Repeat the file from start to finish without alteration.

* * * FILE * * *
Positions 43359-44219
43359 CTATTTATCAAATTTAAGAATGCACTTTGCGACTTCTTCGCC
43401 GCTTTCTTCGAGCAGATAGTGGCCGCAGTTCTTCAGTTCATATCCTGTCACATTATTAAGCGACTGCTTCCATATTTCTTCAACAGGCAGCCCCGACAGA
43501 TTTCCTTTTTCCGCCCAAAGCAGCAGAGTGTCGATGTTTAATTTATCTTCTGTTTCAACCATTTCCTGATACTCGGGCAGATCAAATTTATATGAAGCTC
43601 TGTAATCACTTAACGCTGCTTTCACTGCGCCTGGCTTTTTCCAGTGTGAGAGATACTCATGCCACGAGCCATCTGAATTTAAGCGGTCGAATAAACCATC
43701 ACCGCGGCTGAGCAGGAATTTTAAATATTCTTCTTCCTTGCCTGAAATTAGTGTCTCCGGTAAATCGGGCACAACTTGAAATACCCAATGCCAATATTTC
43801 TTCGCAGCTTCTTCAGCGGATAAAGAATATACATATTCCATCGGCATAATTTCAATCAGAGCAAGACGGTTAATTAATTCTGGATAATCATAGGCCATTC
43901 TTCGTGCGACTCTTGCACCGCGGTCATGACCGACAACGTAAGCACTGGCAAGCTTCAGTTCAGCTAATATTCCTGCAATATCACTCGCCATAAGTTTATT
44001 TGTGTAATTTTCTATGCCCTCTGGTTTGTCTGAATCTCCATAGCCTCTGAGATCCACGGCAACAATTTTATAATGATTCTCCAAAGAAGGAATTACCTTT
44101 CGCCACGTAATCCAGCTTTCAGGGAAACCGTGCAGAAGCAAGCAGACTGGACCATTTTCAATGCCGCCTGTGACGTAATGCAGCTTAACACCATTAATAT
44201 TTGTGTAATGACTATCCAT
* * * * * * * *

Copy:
Positions 43359-44219
43359 CTATTTATCAAATTTAAGAATGCACTTTGCGACTTCTTCGCC
43401 GCTTTCTTCGAGCAGATAGTGGCCGCAGTTCTTCAGTTCATATCCTGTCACATTATTAAGCGACTGCTTCCATATTTCTTCAACAGGCAGCCCCGACAGA
43501 TTTCCTTTTTCCGCCCAAAGCAGCAGAGTGTCGATGTTTAATTTATCTTCTGTTTCAACCATTTCCTGATACTCGGGCAGATCAAATTTATATGAAGCTC
43601 TGTAATCACTTAACGCTGCTTTCACTGCGCCTGGCTTTTTCCAGTGTGAGAGATACTCATGCCACGAGCCATCTGAATTTAAGCGGTCGAATAAACCATC
43701 ACCGCGGCTGAGCAGGAATTTTAAATATTCTTCTTCCTTGCCTGAAATTAGTGTCTCCGGTAAATCGGGCACAACTTGAAATACCCAATGCCAATATTTC
43801 TTCGCAGCTTCTTCAGCGGATAAAGAATATACATATTCCATCGGCATAATTTCAATCAGAGCAAGACGGTTAATTAATTCTGGATAATCATAGGCCATTC
43901 TTCGTGCGACTCTTGCACCGCGGTCATGACCGACAACGTAAGCACTGGCAAGCTTCAGTTCAGCTAATATTCCTGCAATATCACTCGCCATAAGTTTATT
44001 TGTGTAATTTTCTATGCCCTCTGGTTTGTCTGAATCTCCATAGCCTCTGAGATCCACGGCAACAATTTTATAATGATTCTCCAAAGAAGGAATTACCTTT
44101 CGCCACGTAATCCAGCTTTCAGGGAAACCGTGCAGAAGCAAGCAGACTGGACCATTTTCAATGCCGCCTGTGACGTAATGCAGCTTAACACCATTAATAT
44201 TTGTGTAATGACTATCCAT